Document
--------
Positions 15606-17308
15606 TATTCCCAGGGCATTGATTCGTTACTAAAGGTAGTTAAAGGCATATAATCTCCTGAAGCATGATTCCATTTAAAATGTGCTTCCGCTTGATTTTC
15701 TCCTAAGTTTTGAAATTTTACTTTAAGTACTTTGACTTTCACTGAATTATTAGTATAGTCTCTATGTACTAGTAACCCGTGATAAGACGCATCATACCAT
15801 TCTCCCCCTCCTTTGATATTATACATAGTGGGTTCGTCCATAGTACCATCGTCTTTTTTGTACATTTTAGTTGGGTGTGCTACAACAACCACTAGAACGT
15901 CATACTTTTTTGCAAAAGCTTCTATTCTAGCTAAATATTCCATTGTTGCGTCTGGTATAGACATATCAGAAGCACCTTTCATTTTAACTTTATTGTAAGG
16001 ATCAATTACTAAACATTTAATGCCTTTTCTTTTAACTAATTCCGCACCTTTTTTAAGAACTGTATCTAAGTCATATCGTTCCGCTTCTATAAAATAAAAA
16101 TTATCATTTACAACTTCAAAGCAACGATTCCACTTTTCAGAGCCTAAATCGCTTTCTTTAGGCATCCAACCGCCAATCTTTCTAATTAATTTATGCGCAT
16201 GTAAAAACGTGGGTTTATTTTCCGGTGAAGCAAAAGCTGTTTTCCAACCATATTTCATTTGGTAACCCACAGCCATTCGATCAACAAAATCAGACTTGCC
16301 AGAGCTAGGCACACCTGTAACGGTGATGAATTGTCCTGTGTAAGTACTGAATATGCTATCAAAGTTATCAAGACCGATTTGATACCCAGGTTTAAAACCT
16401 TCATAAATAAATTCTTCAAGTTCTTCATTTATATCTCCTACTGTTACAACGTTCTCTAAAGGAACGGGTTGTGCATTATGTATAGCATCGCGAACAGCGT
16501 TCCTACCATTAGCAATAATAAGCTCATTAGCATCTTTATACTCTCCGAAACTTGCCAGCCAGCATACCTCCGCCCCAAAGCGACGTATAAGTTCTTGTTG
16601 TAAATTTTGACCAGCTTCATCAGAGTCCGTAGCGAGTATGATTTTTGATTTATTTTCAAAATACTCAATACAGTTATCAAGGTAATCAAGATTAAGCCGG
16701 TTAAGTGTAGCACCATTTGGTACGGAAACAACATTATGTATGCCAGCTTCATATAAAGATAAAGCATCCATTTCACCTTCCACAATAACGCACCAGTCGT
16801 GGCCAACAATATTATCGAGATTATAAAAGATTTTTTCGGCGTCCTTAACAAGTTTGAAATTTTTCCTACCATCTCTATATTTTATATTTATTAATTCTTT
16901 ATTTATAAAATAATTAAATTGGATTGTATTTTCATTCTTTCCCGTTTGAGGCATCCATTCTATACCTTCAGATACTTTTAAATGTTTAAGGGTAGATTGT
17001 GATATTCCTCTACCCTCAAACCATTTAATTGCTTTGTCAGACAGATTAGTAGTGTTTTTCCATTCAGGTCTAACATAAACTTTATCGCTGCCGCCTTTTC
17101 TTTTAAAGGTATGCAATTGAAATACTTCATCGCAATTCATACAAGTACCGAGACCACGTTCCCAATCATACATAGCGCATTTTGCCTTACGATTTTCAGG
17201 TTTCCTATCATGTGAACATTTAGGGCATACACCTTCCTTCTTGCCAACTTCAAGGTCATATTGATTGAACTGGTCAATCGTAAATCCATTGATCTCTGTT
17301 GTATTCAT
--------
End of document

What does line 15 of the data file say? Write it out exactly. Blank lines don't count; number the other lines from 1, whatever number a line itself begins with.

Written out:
16901 ATTTATAAAATAATTAAATTGGATTGTATTTTCATTCTTTCCCGTTTGAGGCATCCATTCTATACCTTCAGATACTTTTAAATGTTTAAGGGTAGATTGT